February 28th, 2015 1:56 PM by Lori Speight
Good news for potential home shoppers: A Mortgage Bankers Association index shows lender requirements regarding credit scores, down payments, and other key terms are finally loosening up. Some lenders are even expanding the types of mortgages they offer. These moves come after years of lenders tightening loan requirements in the aftermath of the housing crisis.
The Opening of the Credit BoxSmaller Down Payments Lure More Buyers3% Down Payments May Be Game Changer
The Opening of the Credit Box
Smaller Down Payments Lure More Buyers
3% Down Payments May Be Game Changer
The newly-released MBA index shows that recent improvements in lending are mostly tied to the government’s efforts to ease regulations and improve affordability in the housing market. For example, mortgage financing giant Fannie Mae is now allowing purchases of conventional mortgages that have down payments as low as 3 percent; Freddie Mac is planning to do the same for mortgages closed on or after March 23.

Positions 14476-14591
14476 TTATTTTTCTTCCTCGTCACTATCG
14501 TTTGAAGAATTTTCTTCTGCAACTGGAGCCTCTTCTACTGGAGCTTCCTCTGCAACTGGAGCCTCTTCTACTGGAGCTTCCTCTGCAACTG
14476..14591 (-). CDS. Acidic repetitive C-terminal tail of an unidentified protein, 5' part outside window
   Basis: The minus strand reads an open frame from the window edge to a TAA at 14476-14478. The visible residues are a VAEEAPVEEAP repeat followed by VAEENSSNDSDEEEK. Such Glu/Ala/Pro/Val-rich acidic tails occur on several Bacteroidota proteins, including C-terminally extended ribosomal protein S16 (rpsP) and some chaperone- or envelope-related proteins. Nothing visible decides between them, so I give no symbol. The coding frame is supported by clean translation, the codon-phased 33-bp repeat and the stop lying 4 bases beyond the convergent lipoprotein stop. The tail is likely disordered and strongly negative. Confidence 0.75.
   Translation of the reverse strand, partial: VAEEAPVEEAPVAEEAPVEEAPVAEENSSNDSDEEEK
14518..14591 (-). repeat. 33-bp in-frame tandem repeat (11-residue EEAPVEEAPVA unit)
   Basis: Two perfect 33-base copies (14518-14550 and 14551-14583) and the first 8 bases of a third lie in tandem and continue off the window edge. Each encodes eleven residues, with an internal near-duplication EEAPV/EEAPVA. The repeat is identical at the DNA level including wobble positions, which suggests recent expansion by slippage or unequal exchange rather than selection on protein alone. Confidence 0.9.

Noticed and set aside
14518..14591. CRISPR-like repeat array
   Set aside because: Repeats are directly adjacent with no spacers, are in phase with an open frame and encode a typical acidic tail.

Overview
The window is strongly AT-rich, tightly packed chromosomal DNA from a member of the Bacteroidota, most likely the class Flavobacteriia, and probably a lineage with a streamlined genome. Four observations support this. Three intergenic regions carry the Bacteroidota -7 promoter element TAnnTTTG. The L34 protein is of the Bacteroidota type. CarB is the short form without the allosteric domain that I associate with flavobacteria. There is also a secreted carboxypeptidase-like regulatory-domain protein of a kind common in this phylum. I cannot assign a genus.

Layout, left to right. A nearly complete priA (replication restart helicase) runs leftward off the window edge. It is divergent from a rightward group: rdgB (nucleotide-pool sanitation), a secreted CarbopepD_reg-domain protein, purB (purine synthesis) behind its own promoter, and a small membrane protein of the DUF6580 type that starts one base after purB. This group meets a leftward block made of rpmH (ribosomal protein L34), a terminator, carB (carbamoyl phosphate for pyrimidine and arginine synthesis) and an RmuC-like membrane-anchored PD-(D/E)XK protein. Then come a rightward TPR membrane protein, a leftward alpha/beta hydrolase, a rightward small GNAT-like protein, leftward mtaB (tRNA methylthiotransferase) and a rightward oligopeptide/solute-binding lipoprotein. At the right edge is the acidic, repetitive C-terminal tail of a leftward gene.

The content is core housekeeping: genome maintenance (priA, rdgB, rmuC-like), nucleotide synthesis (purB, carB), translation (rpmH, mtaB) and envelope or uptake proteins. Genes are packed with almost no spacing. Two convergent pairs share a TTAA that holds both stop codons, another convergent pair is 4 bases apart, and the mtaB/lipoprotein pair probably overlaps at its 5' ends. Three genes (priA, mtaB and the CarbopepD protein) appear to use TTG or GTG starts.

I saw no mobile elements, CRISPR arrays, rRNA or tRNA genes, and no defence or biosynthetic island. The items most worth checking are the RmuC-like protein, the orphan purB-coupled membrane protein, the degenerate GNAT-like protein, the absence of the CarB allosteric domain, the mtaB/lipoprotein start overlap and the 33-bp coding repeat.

Also, the Federal Housing Administration, which insures loans with down payments as low as 3.5 percent, reduced its upfront mortgage insurance premiums last month, which is expanding eligibility for home purchases to thousands of potential home shoppers.
“Things are looking better for home buyers and refinancers,” not just in the loosening of underwriting requirements but also in the cost of credit, says Brad Blackwell, executive vice president of Wells Fargo Home Mortgage, the nation’s largest mortgage originator based on volume.
Blackwell says that Wells Fargo has been gradually opening its credit box as the government has taken steps to clarify its lending policies and penalties against lenders for defaulting loans. That has helped lenders gain confidence to expand lending to a broader range of borrowers, including those who may not have high credit scores or a sizable down payment for their home purchase.
Wells Fargo says it also has relaxed its policy on down payment gifts to borrowers from relatives and friends. Wells Fargo previously required borrowers to contribute at least 5 percent of the total costs on a home purchase from their own finances in order to qualify for a conventional loan with a 5 percent or lower down payment. The bank giant recently reduced that requirement to 3 percent, allowing for greater gift assistance.
Source: “Lenders Begin Easing Requirements to get a Mortgage,” The Los Angeles Times (Feb. 22, 2015)